Are you afraid to ask for flexible work arrangements to deal with family issues? Or do you think your employees aren't forthcoming about their work-life needs; and if they are, do you worry requests for alternative work schedules could impact the bottom line?
Discussions about using flexibility in order to make work "work" better for employees and employers can be difficult and that's why some people try to avoid them. But what if you were forced to sit down and talk?
One politician in San Francisco -- David Chiu, president of the city's Board of Supervisors -- decided employees and employers needed a "nudge," so he introduced an ordinance to mandate such conversation, an ordinance that recently passed and goes into effect on Jan. 1, 2014. And the new edict is being closely watched by municipalities, and by employers, beyond the City by the Bay.
"This is starting a discourse," said Enzo Der Boghossian, a partner at employment law firm Proskauer's California office. "This is going to be a great exercise, a social experiment."
Indeed, other towns are considering getting in on the experiment. "We have heard from administrations of mayors in other major cities about doing the same thing in their cities," Catherine Rauschuber, Chiu's legislative aide, told Families and Work Institute last week. She declined to disclose which cities have reached out.
San Francisco is the first city to pass such an ordinance. Vermont passed a similar law earlier this year that also kicks in the first of the year; a law Rauschuber said the city's ordinance was partly based on. The legislative team, she added, also used as a framework the late Ted Kennedy's Working Families Flexibility Act, which would have ensured employees' right to request flexible work arrangements.
Comparable federal legislation was introduced by 'congresswoman Carolyn Maloney (D-NY-14) in 2009, and was most recently referred to subcommittee last year.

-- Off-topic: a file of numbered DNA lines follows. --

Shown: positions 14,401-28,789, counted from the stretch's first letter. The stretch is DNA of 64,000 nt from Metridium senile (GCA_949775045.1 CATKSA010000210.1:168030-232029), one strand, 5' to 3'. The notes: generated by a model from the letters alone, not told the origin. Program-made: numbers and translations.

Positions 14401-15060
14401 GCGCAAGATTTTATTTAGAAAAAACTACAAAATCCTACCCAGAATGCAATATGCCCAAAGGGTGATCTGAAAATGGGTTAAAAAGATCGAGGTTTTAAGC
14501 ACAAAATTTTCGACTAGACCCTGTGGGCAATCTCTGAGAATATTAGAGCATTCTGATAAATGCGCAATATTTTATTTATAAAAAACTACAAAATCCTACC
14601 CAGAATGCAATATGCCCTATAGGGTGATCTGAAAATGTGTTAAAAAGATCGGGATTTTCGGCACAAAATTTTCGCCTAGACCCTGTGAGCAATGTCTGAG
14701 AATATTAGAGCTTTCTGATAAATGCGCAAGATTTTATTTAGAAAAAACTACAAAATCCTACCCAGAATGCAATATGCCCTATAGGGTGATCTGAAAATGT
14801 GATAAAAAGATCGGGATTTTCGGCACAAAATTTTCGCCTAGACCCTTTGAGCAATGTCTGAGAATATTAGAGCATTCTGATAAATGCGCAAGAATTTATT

Der Boghossian doesn't expect movement toward passing such a law on the federal level any time soon, but he believes many city governments will be watching San Francisco to see how the ordinance plays out and follow suit if things go well.
In order to enforce the law, he explained, "it's going to take a lot of manpower." And with so many local governments strapped for resources, he's doubtful any city will be able to enforce such an edict effectively.
He does, however, expect the ordinance to trigger many requests by employees.
"Are employees going to feel comfortable, improve morale and increase productivity, or will it create a negative situation for employers because so many employees are asking for so many accommodations, and they lose the ability to standardize their workforce and work schedule," he asked. "It's a very progressive piece of law making. And it will be interesting to see in implementation if this actually works out."
Clearly, the ordinance will have some growing pains, and city officials expect as much.
In industries where there's a lot of shift work, including manufacturing, retail and the restaurant industry, Rauschuber said, it will be more challenging to get a "yes" answer when it comes to flexible work requests. To help find solutions, she added, Chiu put together a "scheduling predictability taskforce" to work on the issue, including employee advocates and employers.
The city also worked early on with the business community, including the Chamber of Commerce, to find out their concerns, and modified the ordinance as a result before it was presented.
One of the big concerns from businesses was a provision in the law allowing the Labor Standards Office to review business decisions for denying workflex. "They didn't want the city questions business decisions," Rauschuber said, and subsequently that provision was taken out of the ordinance.
What did stay was a ban on retaliating against someone who requests a flexible work arrangement, she pointed out. "We heard from worker advocates that those types of conversations weren't happening," she said, adding that some employees were fearful that it could lead to a negative impact on their jobs.
"Our workplaces haven't caught up with our changing society. Our society hasn't caught up with changing families," she said. So, the ordinance, she maintained, "nudges companies in the direction of work flexibility."
In the end, an us-against-them mentality won't be productive, whether it's a nudge or a big stick approach, stressed Ellen Galinsky, president of Families and Work Institute. "The point is it shouldn't be a we/they," she continued. "It's shouldn't be just a nudge to get flexible work, it should be a nudge to get solutions that work for both employers and employees."
For more information about San Francisco's ordinance, check out this fact sheet.